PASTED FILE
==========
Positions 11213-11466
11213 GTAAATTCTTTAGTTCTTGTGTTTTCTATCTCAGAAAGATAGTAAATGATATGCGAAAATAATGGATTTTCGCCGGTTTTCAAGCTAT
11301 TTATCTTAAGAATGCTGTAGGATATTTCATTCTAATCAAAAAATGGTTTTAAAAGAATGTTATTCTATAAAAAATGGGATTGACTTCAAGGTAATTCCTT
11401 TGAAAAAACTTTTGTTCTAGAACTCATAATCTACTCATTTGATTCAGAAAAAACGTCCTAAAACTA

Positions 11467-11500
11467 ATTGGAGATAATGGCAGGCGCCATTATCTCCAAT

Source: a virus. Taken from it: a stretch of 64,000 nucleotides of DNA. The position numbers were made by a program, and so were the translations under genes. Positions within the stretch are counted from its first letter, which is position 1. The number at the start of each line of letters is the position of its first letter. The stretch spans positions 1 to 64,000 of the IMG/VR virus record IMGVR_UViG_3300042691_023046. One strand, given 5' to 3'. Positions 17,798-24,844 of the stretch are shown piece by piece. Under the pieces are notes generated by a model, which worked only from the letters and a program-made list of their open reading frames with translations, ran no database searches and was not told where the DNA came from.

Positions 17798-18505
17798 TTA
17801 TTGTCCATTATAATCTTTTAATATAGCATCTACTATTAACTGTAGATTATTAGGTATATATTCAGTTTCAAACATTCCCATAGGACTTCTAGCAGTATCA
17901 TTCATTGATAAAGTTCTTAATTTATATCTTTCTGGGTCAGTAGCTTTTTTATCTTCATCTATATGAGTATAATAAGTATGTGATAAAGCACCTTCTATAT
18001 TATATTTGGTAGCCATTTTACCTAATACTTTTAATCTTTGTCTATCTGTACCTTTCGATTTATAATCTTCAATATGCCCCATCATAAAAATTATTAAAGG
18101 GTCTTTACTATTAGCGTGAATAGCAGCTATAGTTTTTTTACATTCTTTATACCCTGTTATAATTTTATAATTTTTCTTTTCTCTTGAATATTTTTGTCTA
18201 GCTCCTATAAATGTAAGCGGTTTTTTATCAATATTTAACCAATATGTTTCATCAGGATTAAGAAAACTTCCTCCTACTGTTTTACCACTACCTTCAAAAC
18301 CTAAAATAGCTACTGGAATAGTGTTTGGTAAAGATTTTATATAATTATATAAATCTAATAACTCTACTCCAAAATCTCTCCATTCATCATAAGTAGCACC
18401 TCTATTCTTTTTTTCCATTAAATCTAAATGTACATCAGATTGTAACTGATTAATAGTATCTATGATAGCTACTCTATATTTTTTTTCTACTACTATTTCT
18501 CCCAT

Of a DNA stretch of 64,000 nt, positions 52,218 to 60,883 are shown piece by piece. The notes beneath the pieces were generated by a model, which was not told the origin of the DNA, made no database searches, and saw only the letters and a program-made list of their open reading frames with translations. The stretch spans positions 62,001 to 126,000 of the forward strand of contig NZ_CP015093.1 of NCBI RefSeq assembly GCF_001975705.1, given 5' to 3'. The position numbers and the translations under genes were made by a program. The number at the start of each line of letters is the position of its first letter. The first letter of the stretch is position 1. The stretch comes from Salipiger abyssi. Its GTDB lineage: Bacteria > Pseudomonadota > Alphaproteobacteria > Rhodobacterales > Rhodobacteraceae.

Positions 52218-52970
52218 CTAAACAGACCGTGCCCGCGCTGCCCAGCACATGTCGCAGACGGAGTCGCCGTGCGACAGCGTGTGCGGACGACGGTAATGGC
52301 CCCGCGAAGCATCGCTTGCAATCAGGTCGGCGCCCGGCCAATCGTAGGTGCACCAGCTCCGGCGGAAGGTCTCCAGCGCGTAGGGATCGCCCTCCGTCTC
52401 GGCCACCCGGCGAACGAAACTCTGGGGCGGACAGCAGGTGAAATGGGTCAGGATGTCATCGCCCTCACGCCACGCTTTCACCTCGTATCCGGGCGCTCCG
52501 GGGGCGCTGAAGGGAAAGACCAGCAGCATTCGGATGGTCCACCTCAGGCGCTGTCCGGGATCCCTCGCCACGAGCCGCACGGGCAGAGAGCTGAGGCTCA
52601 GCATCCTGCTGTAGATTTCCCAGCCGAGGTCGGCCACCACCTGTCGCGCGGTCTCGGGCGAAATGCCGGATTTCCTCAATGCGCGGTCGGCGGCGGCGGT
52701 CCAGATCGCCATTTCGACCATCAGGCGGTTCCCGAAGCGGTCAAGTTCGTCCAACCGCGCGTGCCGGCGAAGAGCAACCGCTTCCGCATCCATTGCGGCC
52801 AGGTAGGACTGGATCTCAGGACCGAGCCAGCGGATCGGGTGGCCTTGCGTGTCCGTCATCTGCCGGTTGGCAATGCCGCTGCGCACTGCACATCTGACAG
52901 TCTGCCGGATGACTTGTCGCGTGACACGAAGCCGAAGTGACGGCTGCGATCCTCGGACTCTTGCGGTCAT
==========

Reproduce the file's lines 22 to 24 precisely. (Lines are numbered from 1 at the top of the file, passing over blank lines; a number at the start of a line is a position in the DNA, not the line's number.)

52401 GGCCACCCGGCGAACGAAACTCTGGGGCGGACAGCAGGTGAAATGGGTCAGGATGTCATCGCCCTCACGCCACGCTTTCACCTCGTATCCGGGCGCTCCG
52501 GGGGCGCTGAAGGGAAAGACCAGCAGCATTCGGATGGTCCACCTCAGGCGCTGTCCGGGATCCCTCGCCACGAGCCGCACGGGCAGAGAGCTGAGGCTCA
52601 GCATCCTGCTGTAGATTTCCCAGCCGAGGTCGGCCACCACCTGTCGCGCGGTCTCGGGCGAAATGCCGGATTTCCTCAATGCGCGGTCGGCGGCGGCGGT